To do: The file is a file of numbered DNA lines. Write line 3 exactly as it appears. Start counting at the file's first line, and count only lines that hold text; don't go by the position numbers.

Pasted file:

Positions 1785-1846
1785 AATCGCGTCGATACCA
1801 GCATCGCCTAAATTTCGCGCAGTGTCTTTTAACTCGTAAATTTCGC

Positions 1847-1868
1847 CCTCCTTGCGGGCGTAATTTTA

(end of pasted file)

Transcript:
1801 GCATCGCCTAAATTTCGCGCAGTGTCTTTTAACTCGTAAATTTCGC